Muse Food

Muses are fickle fey things, apt to hop out of the car right when your pants are off and all the blood is flowing downhill. Inconvenient. Vexing. Vital. So what can we do to keep these lovely creative lubricants around all the way to the finish? Turns out, there’s actually quite a lot.

First is the relatively obvious advice you’ve heard a million times before – writers write. Even when you’re not being guided by your muse’s talented hands, you write. Especially when you know you’re alone and writing badly. It’s probably the hardest part of writing, not even editing compares to accepting the fact that today, maybe tomorrow and even into next week, you’ll be writing badly.

You never want something as sought after and desirable as your muse to know for certain how lost you are without them, it just encourages them to treat you badly. Or even worse they might wander away never to return, searching instead for a partner that is equal to themselves. Your muse is your partner, without hands to type or a voice to speak to anyone but you they need you as much as you need them.

So show off what you can do on your own, write even without the muse, write badly just keep writing and they’ll be back.

Just because you should think of your muse as your partner and don’t want to fawn over it like a lovesick puppy – doesn’t mean you shouldn’t show a little… consideration, understanding and appreciation from time to time either.

Muses tend to get chatty at random moments and rarely like to be told to go away and come back later when it’s more convenient for you. So carry a notebook or some kind of note taking device for those moments. Your muse will appreciate the effort and you’ll get valuable tidbits to sort through on those days that the muse isn’t with you.

My muse, doesn’t like urban environments and will tell me so rather adamantly. Instead of being uplifted with wonderful ideas, my muse will see to it that everything which usually inspires only sours so badly that I’m actually afraid to let my mind wander. Ugh horrible stuff. So when I lived in Philly I’d take her to parks, gardens, historical monuments, art galleries and museums, anything to make her a little more comfortable and happy.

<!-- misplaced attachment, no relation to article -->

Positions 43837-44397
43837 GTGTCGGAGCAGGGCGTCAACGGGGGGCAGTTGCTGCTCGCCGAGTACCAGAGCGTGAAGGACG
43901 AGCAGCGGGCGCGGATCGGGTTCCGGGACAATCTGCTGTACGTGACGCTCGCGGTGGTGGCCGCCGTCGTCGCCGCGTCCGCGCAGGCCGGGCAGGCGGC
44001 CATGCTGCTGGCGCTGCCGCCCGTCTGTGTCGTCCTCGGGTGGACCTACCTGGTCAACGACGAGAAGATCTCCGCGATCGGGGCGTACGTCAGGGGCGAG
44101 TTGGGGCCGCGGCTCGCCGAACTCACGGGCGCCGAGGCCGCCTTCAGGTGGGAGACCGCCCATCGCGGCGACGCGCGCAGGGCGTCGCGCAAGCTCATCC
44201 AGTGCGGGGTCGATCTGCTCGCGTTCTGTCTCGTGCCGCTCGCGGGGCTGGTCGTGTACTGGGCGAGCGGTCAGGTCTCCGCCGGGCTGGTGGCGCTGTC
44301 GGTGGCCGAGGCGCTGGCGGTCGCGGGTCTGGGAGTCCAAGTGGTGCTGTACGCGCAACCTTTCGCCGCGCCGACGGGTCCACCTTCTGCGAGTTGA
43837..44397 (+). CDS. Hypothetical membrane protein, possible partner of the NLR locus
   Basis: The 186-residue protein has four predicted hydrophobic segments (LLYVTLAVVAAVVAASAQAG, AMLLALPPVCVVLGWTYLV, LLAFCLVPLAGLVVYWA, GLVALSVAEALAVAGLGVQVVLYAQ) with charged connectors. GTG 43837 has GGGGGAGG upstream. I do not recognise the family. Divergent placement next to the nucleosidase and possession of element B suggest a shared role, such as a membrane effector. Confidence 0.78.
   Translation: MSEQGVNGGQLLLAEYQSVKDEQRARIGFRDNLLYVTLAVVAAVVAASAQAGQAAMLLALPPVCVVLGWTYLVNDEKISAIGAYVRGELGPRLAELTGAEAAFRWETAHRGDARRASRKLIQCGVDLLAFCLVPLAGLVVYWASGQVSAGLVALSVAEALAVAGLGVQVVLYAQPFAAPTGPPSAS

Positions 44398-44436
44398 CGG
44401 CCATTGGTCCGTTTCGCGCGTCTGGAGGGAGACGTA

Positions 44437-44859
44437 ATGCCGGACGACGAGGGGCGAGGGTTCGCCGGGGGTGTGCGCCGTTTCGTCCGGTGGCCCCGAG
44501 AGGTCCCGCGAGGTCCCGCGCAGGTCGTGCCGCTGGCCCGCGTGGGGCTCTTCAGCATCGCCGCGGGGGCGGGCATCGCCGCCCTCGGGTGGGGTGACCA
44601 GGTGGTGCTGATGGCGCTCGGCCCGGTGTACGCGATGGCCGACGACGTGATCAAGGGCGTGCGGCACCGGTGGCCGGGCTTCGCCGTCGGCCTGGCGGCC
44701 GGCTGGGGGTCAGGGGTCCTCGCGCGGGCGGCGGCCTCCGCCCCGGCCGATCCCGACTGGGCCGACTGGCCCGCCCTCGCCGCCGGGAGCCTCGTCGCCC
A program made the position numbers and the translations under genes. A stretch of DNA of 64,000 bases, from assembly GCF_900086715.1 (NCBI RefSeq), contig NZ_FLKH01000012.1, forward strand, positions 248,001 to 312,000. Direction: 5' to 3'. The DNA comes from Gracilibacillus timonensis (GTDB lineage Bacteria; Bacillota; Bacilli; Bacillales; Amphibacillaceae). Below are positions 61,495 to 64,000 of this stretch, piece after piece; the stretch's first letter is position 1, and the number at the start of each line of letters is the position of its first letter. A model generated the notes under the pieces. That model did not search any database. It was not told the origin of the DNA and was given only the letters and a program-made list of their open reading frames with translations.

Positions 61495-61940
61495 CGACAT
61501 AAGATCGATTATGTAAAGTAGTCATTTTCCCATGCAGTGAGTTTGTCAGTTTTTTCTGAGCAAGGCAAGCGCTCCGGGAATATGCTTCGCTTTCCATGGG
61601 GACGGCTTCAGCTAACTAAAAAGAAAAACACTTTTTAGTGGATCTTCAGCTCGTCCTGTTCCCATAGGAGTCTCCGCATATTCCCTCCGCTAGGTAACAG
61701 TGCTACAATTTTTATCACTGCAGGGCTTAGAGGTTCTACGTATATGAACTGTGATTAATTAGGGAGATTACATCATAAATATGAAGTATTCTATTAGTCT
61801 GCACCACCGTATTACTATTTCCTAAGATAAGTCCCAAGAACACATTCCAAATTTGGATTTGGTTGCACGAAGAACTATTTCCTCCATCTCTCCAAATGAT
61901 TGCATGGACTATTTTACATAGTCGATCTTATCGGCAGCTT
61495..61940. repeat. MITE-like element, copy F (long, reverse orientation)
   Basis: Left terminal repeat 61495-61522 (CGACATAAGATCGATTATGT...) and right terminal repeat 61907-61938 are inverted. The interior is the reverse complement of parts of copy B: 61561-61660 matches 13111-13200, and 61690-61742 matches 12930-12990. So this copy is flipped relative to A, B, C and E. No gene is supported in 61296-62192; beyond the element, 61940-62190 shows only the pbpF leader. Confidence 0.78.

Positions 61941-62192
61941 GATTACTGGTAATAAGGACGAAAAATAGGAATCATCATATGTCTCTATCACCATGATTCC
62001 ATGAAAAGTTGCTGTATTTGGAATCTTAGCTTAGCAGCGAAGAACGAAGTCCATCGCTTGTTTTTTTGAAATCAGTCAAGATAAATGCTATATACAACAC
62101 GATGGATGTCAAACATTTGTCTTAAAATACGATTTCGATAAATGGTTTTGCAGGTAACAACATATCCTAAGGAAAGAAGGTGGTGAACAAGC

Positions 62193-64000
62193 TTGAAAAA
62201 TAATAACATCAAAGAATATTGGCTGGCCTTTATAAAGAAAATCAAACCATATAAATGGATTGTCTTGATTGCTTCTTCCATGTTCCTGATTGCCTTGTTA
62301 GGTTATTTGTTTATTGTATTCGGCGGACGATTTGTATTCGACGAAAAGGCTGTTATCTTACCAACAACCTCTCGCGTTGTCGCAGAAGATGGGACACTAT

Finally, feed your muse. Some things in particular, really seem to make my muse more talkative and happy. Certain music, duh, a little Stephen King and strenuous exercise – I try to pack all of that in everyday before I even start writing. I’ve read everything King’s written 3x’s over, whether I liked it or not, have a large and totally incomprehensible playlist just for her and keep in good shape – all so that when I sit down to write, she’s purring with contentment.

Oh I still write badly on occasion. I’m sickly, there are days, weeks, when I can’t exercise, times when I just can’t take another run-through of King, days when I just don’t want to listen to the same damn music again, or the mix of the playlist just isn’t right. But for the most part, if you feed your muse and treat her like a valued partner, your muse will work with you more often than she leaves you with blue brain.

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